Transcendental Meditation Is Tailor Made for On-the-Go Millennials

TM is an adaptable, natural, and effective form of meditation that suits a fast-paced millennial lifestyle.  Ethan Jacobs March 29, 2016 Aspecific form of meditation called Transcendental Meditation has experienced a resurgence in popularity in recent years, and it’s probably because it’s a product well-tailored to a younger market and headspace. In February of 2015, the American Psychological Association published a study that found millennials — defined as people between the ages of 18 and 35 — experience more stress than other generations. While the increased levels of stress in the millennial generation can be attributed to a slew of contributing factors like money and work — that also affect other groups — the study concluded that increased optionality is a specific detriment to millennials. Growing up, we espoused our parents’ encouragement that we could do anything, as opposed to our parents who were advised that working hard would lead to a secure job and happiness. In that way, millennials are more entitled than previous generations. We think we can have more, although we might not necessarily deserve it. The increased ability to choose is one of the greatest privileges we experience as a generation, but it has also proven to be a major source of stress. So let’s make things easier for those of you who can’t choose — cut out the numerous other methods of meditation and try Transcendental Meditation, a simple and natural way to quiet the mind. The word transcend simply means “to go beyond,” which is exactly what TM teaches. Sarah Anderson, a certified TM specialist and long-time teacher, says the driving goal of...
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Should schools teach kids how to meditate?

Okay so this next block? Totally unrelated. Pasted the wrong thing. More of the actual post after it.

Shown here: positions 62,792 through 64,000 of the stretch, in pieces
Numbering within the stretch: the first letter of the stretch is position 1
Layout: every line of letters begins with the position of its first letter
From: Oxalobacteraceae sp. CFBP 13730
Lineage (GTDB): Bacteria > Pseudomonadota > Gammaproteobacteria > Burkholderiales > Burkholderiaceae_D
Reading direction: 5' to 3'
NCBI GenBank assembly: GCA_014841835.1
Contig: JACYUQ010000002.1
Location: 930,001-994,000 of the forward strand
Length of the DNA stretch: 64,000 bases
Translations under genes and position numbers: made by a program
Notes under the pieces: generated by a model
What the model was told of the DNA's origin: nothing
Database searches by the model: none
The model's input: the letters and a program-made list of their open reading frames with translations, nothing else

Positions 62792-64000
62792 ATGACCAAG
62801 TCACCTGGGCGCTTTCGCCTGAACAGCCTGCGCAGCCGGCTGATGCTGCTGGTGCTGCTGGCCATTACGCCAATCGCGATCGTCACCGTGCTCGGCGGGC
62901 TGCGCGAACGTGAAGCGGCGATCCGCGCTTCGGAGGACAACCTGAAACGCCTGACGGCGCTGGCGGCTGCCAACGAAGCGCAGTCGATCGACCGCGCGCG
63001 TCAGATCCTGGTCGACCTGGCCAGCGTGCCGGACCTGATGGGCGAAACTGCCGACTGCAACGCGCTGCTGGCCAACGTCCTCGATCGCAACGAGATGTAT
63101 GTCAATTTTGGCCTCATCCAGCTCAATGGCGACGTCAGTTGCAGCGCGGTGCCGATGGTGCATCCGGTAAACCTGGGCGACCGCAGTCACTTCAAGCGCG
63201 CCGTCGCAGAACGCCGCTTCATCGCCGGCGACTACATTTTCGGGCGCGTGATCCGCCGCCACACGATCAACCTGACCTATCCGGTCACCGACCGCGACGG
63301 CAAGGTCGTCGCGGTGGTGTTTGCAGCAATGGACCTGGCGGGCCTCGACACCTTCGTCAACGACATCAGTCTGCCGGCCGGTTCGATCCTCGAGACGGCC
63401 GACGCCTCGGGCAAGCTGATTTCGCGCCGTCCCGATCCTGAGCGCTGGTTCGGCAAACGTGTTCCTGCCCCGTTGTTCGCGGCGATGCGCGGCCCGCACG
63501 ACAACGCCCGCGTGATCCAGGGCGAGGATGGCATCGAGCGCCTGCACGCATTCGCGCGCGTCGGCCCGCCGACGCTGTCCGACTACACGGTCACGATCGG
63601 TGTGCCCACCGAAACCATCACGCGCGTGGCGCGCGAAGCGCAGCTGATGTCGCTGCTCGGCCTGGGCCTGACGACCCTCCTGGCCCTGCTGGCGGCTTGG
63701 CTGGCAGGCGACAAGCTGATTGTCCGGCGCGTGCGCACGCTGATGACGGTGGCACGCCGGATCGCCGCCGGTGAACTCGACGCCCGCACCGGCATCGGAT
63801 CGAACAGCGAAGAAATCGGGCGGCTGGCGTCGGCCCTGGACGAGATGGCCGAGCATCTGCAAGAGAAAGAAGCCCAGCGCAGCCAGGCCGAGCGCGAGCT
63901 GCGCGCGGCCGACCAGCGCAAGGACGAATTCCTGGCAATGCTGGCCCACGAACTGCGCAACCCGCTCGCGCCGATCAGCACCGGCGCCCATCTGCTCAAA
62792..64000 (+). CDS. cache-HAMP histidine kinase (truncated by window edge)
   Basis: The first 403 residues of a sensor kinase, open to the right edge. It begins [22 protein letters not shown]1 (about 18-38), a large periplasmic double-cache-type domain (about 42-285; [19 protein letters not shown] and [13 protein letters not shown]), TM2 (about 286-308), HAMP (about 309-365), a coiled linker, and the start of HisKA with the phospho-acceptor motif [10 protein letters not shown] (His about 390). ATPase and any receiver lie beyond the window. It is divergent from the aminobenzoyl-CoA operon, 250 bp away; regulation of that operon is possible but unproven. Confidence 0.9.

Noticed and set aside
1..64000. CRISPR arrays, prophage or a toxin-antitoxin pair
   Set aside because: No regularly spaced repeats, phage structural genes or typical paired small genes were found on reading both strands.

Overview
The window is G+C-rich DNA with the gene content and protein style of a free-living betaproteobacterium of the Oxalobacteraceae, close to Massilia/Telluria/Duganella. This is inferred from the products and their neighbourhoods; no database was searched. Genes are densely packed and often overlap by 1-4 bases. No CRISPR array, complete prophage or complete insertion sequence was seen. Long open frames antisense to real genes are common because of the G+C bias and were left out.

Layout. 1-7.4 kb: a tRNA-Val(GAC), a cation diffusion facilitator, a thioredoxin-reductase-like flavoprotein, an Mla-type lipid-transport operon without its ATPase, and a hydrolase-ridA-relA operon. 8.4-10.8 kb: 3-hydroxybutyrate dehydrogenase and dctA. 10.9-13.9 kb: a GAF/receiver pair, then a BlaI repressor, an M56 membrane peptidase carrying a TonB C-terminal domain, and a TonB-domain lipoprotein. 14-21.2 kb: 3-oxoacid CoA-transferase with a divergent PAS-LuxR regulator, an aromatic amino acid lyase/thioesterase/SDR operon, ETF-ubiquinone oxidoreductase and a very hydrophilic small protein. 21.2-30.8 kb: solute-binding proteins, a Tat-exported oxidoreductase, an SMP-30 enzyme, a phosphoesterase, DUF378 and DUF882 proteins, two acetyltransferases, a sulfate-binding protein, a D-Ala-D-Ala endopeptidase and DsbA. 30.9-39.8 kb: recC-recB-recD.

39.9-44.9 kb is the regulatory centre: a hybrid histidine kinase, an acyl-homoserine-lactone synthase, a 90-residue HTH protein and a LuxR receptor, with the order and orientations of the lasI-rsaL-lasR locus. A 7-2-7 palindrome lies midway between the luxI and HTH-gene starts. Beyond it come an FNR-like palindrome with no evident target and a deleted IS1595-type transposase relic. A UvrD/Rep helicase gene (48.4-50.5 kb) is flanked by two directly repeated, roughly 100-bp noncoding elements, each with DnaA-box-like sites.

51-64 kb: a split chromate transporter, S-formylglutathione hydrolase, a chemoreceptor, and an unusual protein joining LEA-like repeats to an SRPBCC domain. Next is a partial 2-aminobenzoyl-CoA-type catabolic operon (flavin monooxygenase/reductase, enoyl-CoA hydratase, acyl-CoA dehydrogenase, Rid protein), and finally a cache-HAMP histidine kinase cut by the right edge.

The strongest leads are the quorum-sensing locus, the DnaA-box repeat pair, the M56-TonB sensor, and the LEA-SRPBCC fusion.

Should schools teach kids how to meditate? ​   (NEWS CENTER) — Parents know how stressed their kids can get, juggling school work, extracurricular activities and making friends. Everybody has their own way of dealing with that stress, and some schools are teaching an unconventional technique to students: meditation. Twice a week at Rosemont Nursery School in Portland, the normal chaos and noise of a preschool subsides, and kids sit down for 45 minutes of meditation and yoga. Cayce Lannon, founder of Maine Yoga Kids, is teaching them to find their center. “Parents sometimes say, ‘What do you mean they’re going to sit and mediate and do yoga?’ They just can’t imagine what that looks like,” she said. Lannon doesn’t expect the kids to sit still or do exactly what she’s saying all the time. She does try to keep them entertained with singing, dancing and coloring. It looks like fun, but are the kids really getting anything out of it? Brain scans show the difference between novice and expert meditators’ brains during rest and during meditation.   (Photo: Custom) Dr. Karen Houseknect, a pharmacology professor at the University of New England and a long time meditator, admits people can be skeptical about meditating, because of the stereotypes. They want science, like brain scans, to back it up. Scientists haven’t been studying meditation long enough to prove all of its benefits, Houseknecht said, but science does show meditation can potentially prevent your brain from getting altered by chronic stress. “Meditation has been shown to lower stress hormones like cortisol and adrenaline, that fight or flight response,” she said. “Overtime,...